Bishops warn the bill could leave priests and laypeople exposed to the claim they are foreign agents
Australian bishops have warned that proposed new legislation could require priests, and potentially any Catholic involved in advocacy, to register as a ‘foreign agent’ of the Vatican.
Bishop Robert McGuckin of Toowoomba told a parliamentary committee: “Catholics are followers of Jesus Christ, we are not agents of a foreign government.”
Although the law contains an exemption for religious groups, the draft bill also states that the Catholic Church is affiliated with the Vatican, leaving both priests and individual Catholics exposed to the claim they are foreign agents.
The proposed bill would require those who act for foreign powers to reveal their status on a new register, or face criminal charges.
“I want to be clear in rejecting the characterisation of the Catholic Church found in the explanatory memorandum,” Bishop McGuckin said.
“It seems that every Catholic involved in advocacy may need to register and report”, he said, adding “We don’t believe that is the intention of the bill.”
The bishop’s comments were heard at the beginning of a two-day public hearing regarding the legislation.
The Australian Catholic Bishops Conference had already written to the committee, stating that the bill was “drafted on the incorrect belief” that the Australian Church acted on behalf of the Vatican.
Liberal MP Andrew Hastie, head of Parliament’s Intelligence and Security Committee, said that according to security services, the country was “experiencing unprecedented levels of espionage and foreign interference”.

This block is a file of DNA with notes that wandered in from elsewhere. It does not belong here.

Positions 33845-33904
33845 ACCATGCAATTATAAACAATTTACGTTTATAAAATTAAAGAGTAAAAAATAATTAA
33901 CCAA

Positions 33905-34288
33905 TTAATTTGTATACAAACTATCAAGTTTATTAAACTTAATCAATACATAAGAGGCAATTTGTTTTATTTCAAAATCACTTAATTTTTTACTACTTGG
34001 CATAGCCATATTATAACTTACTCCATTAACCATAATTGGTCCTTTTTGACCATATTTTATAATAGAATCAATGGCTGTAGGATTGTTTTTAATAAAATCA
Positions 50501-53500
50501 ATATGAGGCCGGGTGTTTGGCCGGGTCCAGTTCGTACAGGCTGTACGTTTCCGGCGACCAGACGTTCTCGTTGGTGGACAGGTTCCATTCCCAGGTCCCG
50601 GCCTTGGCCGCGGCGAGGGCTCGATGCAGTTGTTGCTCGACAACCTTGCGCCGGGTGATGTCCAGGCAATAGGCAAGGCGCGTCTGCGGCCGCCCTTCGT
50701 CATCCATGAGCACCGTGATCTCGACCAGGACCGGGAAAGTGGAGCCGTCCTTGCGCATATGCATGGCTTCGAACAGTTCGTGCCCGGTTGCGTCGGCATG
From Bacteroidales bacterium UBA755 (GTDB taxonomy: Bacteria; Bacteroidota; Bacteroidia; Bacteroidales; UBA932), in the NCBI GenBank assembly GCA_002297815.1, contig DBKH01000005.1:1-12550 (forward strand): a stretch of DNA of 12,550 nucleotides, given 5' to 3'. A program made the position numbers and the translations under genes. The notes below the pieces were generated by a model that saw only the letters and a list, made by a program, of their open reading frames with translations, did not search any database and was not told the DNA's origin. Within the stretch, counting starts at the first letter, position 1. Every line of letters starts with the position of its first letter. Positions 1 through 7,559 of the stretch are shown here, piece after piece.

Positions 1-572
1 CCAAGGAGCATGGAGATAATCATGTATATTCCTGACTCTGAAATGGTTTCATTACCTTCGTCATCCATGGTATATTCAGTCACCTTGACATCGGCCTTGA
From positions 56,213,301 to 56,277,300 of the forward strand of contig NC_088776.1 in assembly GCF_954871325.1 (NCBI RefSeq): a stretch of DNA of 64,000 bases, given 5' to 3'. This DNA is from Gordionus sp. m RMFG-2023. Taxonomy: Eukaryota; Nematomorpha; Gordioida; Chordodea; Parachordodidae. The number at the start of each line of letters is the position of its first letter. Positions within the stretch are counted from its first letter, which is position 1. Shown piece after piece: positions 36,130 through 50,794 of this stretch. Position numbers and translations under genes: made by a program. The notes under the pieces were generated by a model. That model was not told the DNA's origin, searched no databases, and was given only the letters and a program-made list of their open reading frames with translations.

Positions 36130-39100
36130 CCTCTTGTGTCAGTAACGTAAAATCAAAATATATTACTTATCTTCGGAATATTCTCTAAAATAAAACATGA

In light of new laws against espionage introduced last year, Mr Castle said he was “not convinced there is a need” for more, but that the new legislation was “seeking to protect Australia and its interests”.
Attorney-General Christian Porter declined to comment on specific responses to the bill at this point. He said: “They are important, but they are made in the context of the critical process of modernising the law to make Australia a safer place and I will be considering all the submissions with great care.”
Australia’s biggest news organisations, including ABC and News Corp, have declared in a joint submission that they will not support the bill unless specific exemptions are made for journalists.
When the bill was announced in December, Attorney-General George Brandis said: “If you act covertly on behalf of a foreign actor, in a way that harms Australia’s national security, to influence the political process, or a Government decision, that conduct will be criminalised.”